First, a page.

Milly has come to us from a local shepherd and is a week-old female lamb whose mother had five lambs and couldn't feed them all.
Our volunteers are bottle feeding her. She's settled in well and follows us around.
Our small flock of Withshire Horn ewes have completed lambing.
These lambs are one-day-old.
See them on YouTube
The Wiltshire Horn breed would been the main breed of sheep to be found on the Wiltshire Downs until the end of the eighteenth century. It is a very hardy breed, able to withstand life on the downs with very little in the way of protection. However, the fact that it loses its fleece each spring made it fall from favour at a time when the wool industry played a large part in the economy of the area.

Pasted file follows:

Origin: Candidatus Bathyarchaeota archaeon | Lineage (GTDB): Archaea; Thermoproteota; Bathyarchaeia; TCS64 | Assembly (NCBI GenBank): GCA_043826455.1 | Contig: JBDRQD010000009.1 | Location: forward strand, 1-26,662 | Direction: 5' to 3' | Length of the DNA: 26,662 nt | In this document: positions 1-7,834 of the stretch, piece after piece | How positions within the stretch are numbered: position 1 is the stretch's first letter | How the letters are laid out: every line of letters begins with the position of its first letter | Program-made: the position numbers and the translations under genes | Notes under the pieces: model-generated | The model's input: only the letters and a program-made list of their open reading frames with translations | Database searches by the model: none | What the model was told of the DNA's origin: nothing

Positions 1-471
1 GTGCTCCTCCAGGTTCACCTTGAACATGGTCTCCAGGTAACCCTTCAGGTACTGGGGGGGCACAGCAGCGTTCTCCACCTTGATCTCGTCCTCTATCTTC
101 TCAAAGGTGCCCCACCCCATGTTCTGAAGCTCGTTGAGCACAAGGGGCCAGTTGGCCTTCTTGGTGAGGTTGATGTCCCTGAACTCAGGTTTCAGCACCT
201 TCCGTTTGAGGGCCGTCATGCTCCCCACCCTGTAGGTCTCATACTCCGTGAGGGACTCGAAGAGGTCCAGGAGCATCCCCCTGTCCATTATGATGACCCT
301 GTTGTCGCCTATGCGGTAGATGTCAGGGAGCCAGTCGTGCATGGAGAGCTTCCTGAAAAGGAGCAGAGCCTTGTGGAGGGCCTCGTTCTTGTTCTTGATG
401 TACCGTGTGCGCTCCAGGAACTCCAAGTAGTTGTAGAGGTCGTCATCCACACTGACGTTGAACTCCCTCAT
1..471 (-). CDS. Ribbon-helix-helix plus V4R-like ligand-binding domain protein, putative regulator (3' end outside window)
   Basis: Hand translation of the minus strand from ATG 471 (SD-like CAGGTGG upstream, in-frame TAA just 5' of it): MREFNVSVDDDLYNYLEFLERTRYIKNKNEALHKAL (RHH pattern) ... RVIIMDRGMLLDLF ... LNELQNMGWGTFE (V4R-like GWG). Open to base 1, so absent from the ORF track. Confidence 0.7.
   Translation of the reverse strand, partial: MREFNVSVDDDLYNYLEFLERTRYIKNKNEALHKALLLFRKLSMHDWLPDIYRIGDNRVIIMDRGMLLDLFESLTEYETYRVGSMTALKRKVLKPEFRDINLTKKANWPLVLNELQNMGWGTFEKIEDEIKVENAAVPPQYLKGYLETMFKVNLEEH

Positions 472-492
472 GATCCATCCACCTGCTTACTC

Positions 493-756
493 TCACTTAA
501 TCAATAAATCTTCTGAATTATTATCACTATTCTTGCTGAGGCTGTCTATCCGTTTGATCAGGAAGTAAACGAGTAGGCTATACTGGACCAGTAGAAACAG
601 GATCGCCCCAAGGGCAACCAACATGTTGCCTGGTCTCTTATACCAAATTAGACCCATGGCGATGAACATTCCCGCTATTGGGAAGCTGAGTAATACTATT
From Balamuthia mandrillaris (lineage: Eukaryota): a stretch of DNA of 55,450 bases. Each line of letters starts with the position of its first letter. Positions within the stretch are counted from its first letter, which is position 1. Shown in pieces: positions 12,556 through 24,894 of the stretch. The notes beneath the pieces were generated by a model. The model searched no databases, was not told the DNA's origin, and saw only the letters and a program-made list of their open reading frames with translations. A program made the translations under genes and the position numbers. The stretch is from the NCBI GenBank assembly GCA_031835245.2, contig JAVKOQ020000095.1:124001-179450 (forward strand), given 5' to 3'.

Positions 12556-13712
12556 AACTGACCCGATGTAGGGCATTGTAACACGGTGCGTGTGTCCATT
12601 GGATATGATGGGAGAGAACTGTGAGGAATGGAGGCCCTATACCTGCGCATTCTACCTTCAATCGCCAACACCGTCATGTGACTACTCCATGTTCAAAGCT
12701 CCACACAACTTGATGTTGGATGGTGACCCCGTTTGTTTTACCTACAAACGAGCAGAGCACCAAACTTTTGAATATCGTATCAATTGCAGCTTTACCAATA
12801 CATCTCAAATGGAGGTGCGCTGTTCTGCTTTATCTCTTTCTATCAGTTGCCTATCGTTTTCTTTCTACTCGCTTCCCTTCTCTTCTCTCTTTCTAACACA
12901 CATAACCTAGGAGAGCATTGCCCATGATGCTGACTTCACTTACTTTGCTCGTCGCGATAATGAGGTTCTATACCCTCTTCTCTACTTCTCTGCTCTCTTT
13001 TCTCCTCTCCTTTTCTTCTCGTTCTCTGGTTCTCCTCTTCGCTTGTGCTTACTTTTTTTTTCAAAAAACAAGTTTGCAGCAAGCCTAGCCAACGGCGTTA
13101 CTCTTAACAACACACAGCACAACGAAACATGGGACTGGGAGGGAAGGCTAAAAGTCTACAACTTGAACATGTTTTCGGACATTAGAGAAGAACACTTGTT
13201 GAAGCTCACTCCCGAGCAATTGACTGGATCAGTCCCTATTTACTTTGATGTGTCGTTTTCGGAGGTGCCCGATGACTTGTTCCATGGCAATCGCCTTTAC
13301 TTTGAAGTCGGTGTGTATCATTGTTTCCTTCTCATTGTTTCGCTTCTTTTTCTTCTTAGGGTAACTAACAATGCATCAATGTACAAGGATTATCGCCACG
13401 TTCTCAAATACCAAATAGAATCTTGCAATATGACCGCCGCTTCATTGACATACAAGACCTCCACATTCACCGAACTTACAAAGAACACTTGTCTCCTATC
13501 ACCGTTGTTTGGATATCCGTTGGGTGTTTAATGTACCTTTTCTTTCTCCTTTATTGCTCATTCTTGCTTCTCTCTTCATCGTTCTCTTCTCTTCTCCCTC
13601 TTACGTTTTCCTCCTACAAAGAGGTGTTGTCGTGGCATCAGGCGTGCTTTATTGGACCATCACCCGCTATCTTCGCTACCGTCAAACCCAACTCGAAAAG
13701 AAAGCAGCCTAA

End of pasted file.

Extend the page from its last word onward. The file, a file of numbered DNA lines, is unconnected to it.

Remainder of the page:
They are easily recognisable by their horns, which both the males and females have.
Losing its fleece in the spring is an asset to the local birds who can be seen picking up small pieces of wool at nest building time. The Wilsthire Horns then regrow their fleece in the autumn.
Now that wool prices are low, the benefit of a self-shedding sheep, no dipping or shearing, have bought the breed back in to favour.
The breed was saved from extinction by a small group of enthusiastic breeders who formed the Wiltshire Horn Sheep Society in 1923.
For more information on the breed, visit their website.